Ultimately – you will have to decide what your tolerance is for this iteration. My guess is that truly optimal play (and optimal card luck/dice rolling) would allow you to finish the five scenarios in just under two hours of actual playing time. From a quote on BGG – https://boardgamegeek.com/article/30375122#30375122 – one of the designers says that he would think that 10-12 hours is an average time to finish; 16-20 hours if you did the side quests (which in my opinion are hard to avoid because you’re sometimes at the mercy of card luck as to what direction your group can go in). So… if you don’t mind playing a game 6 to 10 times longer than an optimal play to get to the end point, this is the game for you!
The rules could have used a bit of a finishing touch. I really like the fact that the rules are only 6 pages long (the other three pages are used for art and milestones)– but I think that a bit more text would have been helpful – as would a few more illustrations to help give examples on setup, play, and storage. There were a number of times when our group simply had to make a decision on how to interpret a dodgy rule. Further, because of the legacy/narrative nature of the game, we were quite reticent to try to go online to look for an answer to a question lest we spoil the rest of the scenario somehow. The setup for each scenario is especially frustrating. There are a few times when it’s unclear just what exactly the team gets to start with… (i.e. do you keep items, food, etc.) and yet, the same information is printed on both the scenario card in the deck as well as in the rules! There was clearly space available to give more information – but instead, we got the same thing twice! Furthermore, for a game that doesn’t want to spoil much, there was no need to put the scenario setup information right in the rules. Clearly, the info fit onto the cards… because they give you the same info on the cards!
I also think that the organizational system has a good start, but ultimately, it fails in execution. There is a well thought out set of punchboard dividers that slide into pre-cut notches in the box. Frustratingly, these dividers do not go all the way to the bottom, there is about 1/3 inch of space at the bottom. What I’ve found is that the sections are a bit loose, and the cards have the opportunity to slide underneath the divider, and then they end up all muddled in this 1/3 inch at the bottom.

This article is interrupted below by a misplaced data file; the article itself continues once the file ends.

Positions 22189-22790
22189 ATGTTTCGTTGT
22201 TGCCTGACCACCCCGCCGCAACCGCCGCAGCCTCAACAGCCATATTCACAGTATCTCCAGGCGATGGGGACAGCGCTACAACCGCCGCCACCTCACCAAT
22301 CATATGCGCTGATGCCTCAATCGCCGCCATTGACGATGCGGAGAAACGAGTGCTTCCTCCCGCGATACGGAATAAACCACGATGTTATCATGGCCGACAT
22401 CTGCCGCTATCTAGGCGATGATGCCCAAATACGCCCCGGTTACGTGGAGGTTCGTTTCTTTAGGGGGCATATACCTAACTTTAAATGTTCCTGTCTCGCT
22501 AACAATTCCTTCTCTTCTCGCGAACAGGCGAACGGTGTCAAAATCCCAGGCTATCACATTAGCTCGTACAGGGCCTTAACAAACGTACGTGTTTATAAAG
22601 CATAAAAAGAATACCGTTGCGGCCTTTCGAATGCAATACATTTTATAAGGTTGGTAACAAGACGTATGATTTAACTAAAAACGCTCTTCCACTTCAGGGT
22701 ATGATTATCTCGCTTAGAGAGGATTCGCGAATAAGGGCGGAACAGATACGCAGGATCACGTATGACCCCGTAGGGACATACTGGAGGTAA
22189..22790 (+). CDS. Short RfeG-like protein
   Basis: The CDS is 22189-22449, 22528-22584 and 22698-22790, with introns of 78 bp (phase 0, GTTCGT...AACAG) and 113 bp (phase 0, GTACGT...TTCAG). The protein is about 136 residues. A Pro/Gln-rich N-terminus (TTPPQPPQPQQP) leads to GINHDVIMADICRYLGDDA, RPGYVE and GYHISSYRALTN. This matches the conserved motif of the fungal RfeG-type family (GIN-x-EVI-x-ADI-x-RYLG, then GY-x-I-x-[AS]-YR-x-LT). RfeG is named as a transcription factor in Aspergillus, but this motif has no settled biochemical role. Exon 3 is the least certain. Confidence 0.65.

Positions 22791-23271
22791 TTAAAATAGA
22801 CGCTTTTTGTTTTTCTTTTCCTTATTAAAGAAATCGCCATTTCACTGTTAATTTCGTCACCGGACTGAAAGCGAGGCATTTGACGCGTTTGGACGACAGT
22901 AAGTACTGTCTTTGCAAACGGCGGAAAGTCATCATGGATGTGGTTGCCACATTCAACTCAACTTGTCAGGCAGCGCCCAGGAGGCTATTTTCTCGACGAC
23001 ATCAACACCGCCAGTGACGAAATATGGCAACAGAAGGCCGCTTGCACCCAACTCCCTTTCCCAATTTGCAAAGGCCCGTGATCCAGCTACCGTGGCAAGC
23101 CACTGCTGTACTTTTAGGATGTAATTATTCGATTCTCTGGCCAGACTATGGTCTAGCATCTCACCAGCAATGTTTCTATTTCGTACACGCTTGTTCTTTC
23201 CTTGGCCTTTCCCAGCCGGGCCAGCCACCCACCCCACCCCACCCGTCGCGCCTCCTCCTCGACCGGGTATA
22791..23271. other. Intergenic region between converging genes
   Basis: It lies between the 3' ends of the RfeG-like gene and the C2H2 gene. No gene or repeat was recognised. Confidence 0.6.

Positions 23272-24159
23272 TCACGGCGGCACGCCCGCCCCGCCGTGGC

The game doesn’t want you to read any cards that you haven’t yet seen, and in the process of trying to get the cards back in order – you can’t help accidentally seeing things that you shouldn’t see yet. To further confuse things, the game provides you 7 or 8 different dividers (which also can slide underneath) to separate the cards, but there really isn’t a good verbal nor pictoral explanation of how to use them. In the end, this could have been an awesome system- but in order to prevent any more card disasters, I have had to supply a bunch of plastic bags to keep things appropriately separated and have essentially thrown out all the box dividers as they just get in the way. It would have been great to use the page and a half in the rules where they repeated setup info found on the cards and instead showed me how the organizational system would work to store the game between runs.
Overall, I think that this system has promise. Again, though my opinion sounds negative due to the process of playing, I really like the storytelling here, and I think that a slight reorganization of material could turn this into a stellar adventure, but as it stands now, it’s just a bit short on all facets. I think that it’s worth a try, but unless you have the patience of a saint (or your group is super-awesome at cooperative games), gird your loins for frustration and repetition.
Until your next appointment
The Gaming Doctor
Thoughts from other Opinionated Gamers
James Nathan: There’s a lot of promise and adventure in the system, but a couple issues I think are significant enough to hold it back. First, even the early scenarios are impractically difficult with victory seeming to rely upon too optimal of a collusion for the die results and the card shuffles. (That said, what squirted lemon juice in my eye was that upon reviewing some cards before boxing it up, we found that if we had followed a path we didn’t, it would’ve made things easier. I’m sure that seems like an odd thing to say, but we didn’t follow that path as it was time and resource intensive and certainly would’ve meant we could not successfully complete the scenario. And we wouldn’t have. But. It would’ve made the next attempts easier –I just don’t understand why we would’ve tried this thing so antithetical to our stated goal?) My other issue is that one of the players didn’t seem to have anything interesting to do. The conditions of the scenario and the player’s special power largely dictated that character’s actions through the adventures, and that’s not fun.